Analysis of Assistance Programs and Consumer Preferences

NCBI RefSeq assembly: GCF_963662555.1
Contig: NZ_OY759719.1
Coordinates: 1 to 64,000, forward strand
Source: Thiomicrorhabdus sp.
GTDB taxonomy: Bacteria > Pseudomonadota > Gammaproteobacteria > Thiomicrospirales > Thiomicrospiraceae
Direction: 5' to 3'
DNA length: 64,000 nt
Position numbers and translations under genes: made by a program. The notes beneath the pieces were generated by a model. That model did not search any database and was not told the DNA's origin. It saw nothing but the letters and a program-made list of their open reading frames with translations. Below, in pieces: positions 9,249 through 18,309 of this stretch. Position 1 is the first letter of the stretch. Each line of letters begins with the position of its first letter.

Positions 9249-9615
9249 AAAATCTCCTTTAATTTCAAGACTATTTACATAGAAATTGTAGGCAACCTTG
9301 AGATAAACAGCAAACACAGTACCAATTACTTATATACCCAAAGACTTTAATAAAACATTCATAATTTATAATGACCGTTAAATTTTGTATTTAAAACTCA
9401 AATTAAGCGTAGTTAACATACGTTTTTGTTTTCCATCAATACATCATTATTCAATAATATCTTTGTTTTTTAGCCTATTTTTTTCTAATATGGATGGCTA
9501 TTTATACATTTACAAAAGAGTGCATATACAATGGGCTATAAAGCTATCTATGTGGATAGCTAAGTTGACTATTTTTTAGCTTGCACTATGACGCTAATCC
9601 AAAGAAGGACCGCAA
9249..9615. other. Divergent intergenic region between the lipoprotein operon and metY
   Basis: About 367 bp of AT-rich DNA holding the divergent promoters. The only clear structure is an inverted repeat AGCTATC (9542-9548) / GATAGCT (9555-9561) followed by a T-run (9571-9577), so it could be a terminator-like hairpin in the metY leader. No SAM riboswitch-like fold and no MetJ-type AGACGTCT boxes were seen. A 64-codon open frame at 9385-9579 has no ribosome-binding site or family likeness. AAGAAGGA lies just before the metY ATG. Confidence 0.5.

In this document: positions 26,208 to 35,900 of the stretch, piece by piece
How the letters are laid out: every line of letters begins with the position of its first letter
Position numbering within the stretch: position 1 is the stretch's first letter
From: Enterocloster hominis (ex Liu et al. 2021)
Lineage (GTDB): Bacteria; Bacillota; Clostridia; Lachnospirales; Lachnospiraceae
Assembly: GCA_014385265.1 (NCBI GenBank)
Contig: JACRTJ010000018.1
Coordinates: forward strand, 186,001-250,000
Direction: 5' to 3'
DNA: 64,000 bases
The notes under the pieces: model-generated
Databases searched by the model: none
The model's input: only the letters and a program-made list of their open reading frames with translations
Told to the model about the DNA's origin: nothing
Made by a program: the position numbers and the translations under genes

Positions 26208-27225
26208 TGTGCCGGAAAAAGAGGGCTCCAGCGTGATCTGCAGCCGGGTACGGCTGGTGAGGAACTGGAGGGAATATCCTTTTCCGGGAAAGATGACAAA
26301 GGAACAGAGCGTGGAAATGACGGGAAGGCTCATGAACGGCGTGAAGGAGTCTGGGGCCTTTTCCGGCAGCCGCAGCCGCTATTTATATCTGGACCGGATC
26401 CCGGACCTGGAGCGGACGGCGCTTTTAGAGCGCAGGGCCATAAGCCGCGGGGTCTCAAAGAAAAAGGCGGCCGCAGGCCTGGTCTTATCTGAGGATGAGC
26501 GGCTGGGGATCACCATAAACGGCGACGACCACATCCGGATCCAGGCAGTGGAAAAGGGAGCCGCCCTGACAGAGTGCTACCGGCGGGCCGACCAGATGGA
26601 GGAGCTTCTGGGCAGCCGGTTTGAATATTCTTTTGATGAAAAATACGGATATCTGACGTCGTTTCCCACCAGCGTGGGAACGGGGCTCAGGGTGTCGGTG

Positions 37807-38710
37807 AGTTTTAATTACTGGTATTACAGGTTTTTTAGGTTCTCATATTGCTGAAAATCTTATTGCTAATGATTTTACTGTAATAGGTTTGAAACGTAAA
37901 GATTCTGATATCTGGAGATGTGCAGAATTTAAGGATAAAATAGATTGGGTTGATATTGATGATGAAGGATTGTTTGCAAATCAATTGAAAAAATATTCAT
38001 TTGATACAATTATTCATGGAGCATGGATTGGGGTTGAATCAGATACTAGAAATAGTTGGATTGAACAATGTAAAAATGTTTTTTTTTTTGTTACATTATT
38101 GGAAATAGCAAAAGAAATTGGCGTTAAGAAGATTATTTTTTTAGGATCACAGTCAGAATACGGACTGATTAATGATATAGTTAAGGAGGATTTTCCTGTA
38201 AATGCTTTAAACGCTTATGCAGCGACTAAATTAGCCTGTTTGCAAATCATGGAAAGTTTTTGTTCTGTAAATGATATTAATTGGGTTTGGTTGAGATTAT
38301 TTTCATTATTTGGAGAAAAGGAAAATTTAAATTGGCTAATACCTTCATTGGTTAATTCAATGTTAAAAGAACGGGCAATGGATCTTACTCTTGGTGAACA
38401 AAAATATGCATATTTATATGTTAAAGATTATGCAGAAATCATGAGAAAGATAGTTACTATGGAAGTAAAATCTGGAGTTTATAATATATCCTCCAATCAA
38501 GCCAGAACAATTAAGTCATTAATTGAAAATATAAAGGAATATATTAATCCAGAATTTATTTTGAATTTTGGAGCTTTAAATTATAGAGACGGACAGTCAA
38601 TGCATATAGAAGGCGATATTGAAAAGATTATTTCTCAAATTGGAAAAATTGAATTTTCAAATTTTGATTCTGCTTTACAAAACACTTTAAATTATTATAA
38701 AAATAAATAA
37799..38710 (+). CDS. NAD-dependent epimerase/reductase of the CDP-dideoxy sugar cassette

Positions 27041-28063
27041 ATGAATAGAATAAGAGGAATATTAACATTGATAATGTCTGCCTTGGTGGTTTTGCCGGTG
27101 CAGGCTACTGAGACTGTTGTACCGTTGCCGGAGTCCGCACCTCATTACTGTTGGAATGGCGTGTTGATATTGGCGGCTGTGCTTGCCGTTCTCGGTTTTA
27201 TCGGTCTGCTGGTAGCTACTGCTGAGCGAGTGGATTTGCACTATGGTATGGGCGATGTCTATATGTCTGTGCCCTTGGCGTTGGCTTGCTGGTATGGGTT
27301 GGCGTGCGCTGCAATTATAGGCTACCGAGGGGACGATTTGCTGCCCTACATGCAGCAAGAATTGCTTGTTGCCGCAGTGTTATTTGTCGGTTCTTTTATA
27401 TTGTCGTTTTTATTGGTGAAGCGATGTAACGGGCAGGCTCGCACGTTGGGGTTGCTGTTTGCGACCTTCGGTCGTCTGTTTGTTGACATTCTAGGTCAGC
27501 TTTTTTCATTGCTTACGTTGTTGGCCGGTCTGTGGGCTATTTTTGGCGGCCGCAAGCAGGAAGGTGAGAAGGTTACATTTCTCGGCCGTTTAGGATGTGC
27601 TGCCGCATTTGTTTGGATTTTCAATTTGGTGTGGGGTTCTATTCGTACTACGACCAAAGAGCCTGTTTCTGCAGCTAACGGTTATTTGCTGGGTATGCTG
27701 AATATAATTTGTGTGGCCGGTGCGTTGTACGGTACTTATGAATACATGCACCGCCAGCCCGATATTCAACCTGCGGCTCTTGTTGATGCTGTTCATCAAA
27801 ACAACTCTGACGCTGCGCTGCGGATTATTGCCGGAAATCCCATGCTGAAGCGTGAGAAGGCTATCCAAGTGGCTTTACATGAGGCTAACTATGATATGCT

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The U.S. Department of Agriculture (USDA) spends over $100 billion each year on 15 domestic food assistance programs. Although these programs vary by eligibility requirements, population they target, and form of benefit they provide, all of these programs are designed help ensure that low-income families and individuals have access to affordable and nutritious food. In the past few decades more and more Americans have become obese and overweight (Ogden, 2010). Due to the additional risk factors associated with poverty, food insecure and low-income individuals are especially vulnerable to obesity, since many of them eat a low quality diet, consuming too much calorie-dense, low nutrient foods and too little fruits, vegetables, and whole grains. Higher rates of overweight and obesity among program participants have raised questions about whether these food and nutrition assistance programs contribute to the problem. In this regard, food assistance programs have received a renewed interest and undergone some changes, especially the ones that target children.